Scientist of the Day - Percival Lowell
Percival Lowell, an American diplomat and self-taught astronomer, was born Mar. 13, 1855. After spending a decade in Japan and the Far East, Lowell returned to the United States to find that an Italian astronomer had detected "canali" on Mars. Even though “canali” means channels, rather than canals, Lowell was enchanted by the idea that there might be life on Mars, and he decided that he wanted to study the planet. Using family money--the Lowells were quite a distinguished Boston clan that included the poet Amy Lowell--Percival built an observatory in Flagstaff, Arizona, solely for the purpose of observing Mars. He equipped it with the best of telescopes, began a regular observing program, and was soon convinced that the canals were real, and that Martians had built them long ago to bring water from the polar ice caps to a dying planet. He published three books on Mars between 1895 and 1908, all of which we have in the History of Science Collection.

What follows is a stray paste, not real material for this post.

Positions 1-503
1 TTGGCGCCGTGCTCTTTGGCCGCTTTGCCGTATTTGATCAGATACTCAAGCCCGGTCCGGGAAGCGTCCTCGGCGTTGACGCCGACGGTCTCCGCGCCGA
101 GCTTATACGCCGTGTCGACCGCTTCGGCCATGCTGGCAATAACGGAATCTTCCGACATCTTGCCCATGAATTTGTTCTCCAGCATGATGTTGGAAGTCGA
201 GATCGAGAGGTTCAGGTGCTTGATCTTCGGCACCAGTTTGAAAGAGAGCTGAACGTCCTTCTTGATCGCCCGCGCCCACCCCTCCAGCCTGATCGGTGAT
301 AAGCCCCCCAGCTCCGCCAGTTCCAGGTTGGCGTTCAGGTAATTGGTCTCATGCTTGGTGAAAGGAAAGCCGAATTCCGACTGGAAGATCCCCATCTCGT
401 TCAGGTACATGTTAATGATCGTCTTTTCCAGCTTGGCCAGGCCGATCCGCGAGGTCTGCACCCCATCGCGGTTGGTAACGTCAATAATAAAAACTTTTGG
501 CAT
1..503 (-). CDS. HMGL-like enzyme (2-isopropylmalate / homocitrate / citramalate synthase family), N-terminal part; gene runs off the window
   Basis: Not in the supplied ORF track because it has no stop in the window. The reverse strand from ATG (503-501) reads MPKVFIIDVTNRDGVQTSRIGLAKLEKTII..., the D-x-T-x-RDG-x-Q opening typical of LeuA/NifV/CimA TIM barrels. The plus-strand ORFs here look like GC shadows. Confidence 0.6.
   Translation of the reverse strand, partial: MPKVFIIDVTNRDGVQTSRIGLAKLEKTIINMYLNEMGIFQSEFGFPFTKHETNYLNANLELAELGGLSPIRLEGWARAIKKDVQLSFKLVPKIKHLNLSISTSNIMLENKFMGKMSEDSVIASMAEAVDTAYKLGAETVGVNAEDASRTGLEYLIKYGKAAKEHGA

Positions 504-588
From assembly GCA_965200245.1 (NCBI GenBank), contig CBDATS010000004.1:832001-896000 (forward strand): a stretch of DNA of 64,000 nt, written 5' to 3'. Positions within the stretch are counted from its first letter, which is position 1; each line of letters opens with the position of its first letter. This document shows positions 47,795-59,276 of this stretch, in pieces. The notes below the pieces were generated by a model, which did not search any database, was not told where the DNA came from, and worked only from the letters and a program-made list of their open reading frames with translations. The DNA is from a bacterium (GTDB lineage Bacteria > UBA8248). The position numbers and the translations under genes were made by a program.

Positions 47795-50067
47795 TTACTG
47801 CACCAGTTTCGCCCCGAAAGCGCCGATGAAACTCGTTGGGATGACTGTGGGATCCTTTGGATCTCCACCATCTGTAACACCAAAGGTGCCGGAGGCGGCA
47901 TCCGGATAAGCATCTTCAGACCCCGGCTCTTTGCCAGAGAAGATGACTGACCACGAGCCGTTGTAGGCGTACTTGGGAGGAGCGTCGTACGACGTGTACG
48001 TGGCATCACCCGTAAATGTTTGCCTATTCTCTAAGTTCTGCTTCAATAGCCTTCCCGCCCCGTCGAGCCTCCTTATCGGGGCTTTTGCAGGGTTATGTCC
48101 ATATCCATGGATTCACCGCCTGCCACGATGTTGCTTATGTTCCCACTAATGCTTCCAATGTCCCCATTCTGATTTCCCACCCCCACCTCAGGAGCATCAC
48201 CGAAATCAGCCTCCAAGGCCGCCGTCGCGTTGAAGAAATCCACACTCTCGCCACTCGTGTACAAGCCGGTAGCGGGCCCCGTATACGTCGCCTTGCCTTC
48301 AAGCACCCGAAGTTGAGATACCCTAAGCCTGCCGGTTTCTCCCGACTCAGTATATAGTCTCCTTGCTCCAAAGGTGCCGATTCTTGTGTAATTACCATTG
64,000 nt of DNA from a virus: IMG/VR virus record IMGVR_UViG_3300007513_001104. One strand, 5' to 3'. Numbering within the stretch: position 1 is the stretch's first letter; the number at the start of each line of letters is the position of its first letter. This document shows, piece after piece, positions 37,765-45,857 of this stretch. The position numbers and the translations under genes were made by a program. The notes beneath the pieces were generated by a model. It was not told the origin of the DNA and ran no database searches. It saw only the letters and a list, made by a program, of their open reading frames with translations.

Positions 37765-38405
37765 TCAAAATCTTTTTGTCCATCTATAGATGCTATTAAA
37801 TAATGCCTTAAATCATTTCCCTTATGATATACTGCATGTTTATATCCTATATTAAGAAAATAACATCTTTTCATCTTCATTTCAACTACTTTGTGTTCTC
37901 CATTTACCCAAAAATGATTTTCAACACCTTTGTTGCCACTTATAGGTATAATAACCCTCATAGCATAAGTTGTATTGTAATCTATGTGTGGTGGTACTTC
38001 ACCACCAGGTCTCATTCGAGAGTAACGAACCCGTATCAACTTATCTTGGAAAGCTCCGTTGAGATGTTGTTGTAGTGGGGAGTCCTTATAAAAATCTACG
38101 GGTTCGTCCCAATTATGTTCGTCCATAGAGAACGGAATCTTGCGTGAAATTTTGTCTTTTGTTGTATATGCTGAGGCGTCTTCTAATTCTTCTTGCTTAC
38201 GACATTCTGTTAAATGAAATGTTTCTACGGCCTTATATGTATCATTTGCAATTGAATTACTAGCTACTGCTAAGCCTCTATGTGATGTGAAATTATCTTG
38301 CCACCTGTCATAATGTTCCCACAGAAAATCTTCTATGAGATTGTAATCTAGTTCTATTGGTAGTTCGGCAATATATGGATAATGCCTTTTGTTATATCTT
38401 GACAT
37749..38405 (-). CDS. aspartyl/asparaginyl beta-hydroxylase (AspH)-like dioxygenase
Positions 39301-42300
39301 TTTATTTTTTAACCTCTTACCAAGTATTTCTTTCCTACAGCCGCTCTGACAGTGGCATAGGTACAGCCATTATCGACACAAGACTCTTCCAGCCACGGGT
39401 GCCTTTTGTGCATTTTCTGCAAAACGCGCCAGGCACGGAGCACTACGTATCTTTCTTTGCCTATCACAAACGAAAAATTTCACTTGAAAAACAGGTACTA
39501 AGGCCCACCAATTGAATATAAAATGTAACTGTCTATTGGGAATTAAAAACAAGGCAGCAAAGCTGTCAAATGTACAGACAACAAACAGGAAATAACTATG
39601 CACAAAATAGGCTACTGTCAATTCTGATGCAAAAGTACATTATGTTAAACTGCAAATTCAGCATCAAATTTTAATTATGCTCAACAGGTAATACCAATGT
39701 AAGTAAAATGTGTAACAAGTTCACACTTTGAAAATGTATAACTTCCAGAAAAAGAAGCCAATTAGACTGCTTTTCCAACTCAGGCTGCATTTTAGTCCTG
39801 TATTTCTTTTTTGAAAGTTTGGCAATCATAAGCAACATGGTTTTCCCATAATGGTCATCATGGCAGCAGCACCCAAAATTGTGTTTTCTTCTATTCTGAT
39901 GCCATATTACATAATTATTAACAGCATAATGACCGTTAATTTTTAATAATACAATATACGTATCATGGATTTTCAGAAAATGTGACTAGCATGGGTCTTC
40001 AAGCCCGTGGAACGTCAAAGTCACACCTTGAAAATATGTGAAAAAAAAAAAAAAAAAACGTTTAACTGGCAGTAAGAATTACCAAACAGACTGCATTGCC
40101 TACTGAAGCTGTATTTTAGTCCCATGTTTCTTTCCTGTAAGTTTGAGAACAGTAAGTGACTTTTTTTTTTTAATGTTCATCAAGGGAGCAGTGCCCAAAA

In addition, we have an odd item in the Collection, attributed to the Lowell Observatory and dated 1894, the very year the Observatory was founded. It consists of what appear to be 12 photographs of Mars, each photo pasted onto heavy card stock. The oddity is that the images are photographs of a Martian globe, rather than the planet itself, a globe that was evidently made by Lowell or the Observatory staff, depicting a Mars covered with canals. We show photo 10, featuring Syrtis Major, an important Martian feature (see first image above), and photo 4, which contains the other prominent areographical feature, Solis Lacus (second image). The third image is a detail of the second; many of the oases (large dots) that Lowell saw were probably extinct Martian volcanoes. Our fourth image shows Lowell himself at the eyepiece of his pride and joy, the 24” Clark refractor at the Lowell Observatory.
You can see all 12 of the 1894 Mars globe photographs in our Digital Collections.
Dr. William B. Ashworth, Jr., Consultant for the History of Science, Linda Hall Library and Associate Professor, Department of History, University of Missouri-Kansas City